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Peripeteia (2012)

John Akomfrah

single channel HD colour video, 5.1 sound

MIMA (Middlesbrough Institute of Modern Art), Teeside University

© Smoking Dog Films.



Moving Image


Single Channel HD video


17:28 minutes


Presented by the Contemporary Art Society through the Collections Fund at Frieze, 2016/17

Ownership history:

Purchased from the Lisson Gallery, London by the Contemporary Art Society through its Collections Fund at Frieze, October 2016; presented to MIMA, Middlesbrough Institute of Modern Art, 2016/17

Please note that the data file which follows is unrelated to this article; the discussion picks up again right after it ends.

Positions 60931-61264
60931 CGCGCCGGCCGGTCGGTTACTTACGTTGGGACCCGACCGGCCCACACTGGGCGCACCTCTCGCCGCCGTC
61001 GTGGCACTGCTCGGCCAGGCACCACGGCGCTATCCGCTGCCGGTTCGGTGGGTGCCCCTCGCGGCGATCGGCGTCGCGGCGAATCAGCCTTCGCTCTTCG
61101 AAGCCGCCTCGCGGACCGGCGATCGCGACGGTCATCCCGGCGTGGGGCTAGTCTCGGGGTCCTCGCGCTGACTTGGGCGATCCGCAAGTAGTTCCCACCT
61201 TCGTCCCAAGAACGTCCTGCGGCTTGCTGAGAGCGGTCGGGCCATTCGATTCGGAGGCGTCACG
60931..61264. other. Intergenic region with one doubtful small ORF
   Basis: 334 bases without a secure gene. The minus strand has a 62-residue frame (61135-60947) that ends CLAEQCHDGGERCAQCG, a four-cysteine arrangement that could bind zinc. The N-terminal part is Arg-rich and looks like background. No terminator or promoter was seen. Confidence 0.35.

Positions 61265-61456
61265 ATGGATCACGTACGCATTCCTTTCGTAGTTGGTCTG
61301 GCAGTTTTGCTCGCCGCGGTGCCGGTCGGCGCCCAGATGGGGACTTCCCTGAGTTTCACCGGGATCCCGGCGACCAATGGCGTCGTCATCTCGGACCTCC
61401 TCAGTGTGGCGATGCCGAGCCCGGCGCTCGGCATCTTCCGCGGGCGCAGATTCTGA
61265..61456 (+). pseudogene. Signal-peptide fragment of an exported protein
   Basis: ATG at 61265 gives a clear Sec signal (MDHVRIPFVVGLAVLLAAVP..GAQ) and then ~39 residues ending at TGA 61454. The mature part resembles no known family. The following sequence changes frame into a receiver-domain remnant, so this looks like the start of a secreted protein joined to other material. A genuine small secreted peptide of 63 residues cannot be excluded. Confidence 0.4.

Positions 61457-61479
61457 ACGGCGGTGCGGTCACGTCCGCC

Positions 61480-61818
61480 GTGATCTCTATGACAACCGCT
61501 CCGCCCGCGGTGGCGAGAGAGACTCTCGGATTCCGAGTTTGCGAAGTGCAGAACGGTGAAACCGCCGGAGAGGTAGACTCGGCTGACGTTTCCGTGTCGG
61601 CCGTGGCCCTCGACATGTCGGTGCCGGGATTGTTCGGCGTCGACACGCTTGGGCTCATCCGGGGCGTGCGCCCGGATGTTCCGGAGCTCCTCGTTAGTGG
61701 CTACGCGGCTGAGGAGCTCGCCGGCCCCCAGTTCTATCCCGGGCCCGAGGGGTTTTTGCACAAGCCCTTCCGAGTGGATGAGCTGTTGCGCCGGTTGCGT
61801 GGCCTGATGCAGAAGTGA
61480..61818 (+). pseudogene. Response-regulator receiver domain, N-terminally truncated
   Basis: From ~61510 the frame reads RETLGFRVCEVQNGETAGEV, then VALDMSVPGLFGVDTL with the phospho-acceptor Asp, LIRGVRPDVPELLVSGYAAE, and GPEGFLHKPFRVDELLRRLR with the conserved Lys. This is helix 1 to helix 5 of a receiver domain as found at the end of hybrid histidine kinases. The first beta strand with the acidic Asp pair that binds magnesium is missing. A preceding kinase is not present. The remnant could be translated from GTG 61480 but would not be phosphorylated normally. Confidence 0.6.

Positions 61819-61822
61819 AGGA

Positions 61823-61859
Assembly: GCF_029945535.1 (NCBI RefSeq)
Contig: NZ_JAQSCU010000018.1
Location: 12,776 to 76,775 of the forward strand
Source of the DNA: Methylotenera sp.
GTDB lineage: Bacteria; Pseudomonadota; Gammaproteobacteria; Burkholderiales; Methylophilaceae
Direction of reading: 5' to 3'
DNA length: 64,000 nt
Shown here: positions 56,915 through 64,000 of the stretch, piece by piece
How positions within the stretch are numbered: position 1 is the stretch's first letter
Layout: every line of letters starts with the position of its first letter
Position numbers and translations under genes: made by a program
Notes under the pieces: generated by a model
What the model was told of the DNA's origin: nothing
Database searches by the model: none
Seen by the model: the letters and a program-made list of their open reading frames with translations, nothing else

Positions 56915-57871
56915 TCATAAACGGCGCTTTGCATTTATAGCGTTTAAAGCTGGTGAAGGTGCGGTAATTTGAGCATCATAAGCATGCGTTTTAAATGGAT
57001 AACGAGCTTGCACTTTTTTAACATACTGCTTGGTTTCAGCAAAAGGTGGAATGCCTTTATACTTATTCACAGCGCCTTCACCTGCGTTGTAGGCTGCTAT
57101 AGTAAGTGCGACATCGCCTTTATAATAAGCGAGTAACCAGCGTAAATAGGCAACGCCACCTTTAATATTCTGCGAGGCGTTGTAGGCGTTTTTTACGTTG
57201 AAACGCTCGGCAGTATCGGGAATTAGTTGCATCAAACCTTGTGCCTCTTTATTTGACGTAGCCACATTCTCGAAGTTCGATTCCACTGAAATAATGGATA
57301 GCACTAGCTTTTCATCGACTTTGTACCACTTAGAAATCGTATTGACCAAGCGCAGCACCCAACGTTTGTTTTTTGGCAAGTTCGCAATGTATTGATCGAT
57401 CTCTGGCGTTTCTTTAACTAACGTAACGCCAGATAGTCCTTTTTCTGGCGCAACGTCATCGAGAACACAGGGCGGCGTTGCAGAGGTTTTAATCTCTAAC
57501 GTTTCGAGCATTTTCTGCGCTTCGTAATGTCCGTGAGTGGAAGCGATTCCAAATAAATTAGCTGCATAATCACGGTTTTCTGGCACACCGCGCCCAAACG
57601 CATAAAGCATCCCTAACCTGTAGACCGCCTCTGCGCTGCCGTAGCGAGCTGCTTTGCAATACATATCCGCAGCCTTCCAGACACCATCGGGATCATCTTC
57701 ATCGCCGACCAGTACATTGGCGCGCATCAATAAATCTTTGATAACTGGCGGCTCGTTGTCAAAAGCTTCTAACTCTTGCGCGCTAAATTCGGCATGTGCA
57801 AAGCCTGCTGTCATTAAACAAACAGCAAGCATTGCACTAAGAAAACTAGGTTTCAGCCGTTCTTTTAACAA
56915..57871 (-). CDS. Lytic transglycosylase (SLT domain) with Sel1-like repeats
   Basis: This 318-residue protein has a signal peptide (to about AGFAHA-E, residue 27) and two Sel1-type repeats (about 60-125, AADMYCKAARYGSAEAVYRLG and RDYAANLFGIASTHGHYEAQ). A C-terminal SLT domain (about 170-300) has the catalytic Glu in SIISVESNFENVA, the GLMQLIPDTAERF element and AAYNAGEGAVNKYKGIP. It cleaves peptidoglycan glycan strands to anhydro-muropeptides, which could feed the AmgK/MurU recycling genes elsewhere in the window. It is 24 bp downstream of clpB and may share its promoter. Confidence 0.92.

After the Black Audio Film Collective dissolved in 1998, John Akomfrah co-founded Smoking Dogs Films Examining race, identity, cultural memory and the experience of diaspora through a lyrical aesthetic narrative, his recent films are at once politically engaged and poetic. Inspired by the depictions of a black man and woman drawn by Albrecht Dürer in the early sixteenth century, Peripeteia (2012) traces the appearance and disappearance of African lives in early modern Europe. In the film, two solitary figures move through a rugged Northern European landscape, before eventually reaching each other. These shots are punctuated with historic photographs of African people in traditional dress and sections of the painting The Garden of Earthly Delights (circa 1500) by Hieronymus Bosch (1450-1516), which includes black figures. In reimagining the ‘lost’ biographies of the individuals in Dürer’s portraits, Akomfrah explores memory, loss, and displacement. John Akomfrah was a key figure in the British Black Arts Movement active in the 1980s. While studying at Portsmouth Polytechnic, Akomfrah co-founded the Black Audio Film Collective in 1982 in collaboration with fellow students. Together they produced experimental films that explored black identity and political issues such as the racial tensions that led to riots in the UK during the early- and mid-1980s. Through the Collections Fund at Frieze, the Contemporary Art Society has acquired two moving image works by John Akomfrah and Kader Attia for Middlesbrough Institute of Modern Art (MIMA). The works, purchased at Frieze London 2016, address themes of colonisation and migration, two of the most pressing issues of recent history and present times. MIMA sees itself as a ‘useful’ museum, an institution with a social function that repurposes art as a tool for change. It seeks to play a civic role through a focus on education and community building, and these topics resonate with the diverse users and constituent groups it serves, which include the highest number of asylum seekers in the country per head of population.

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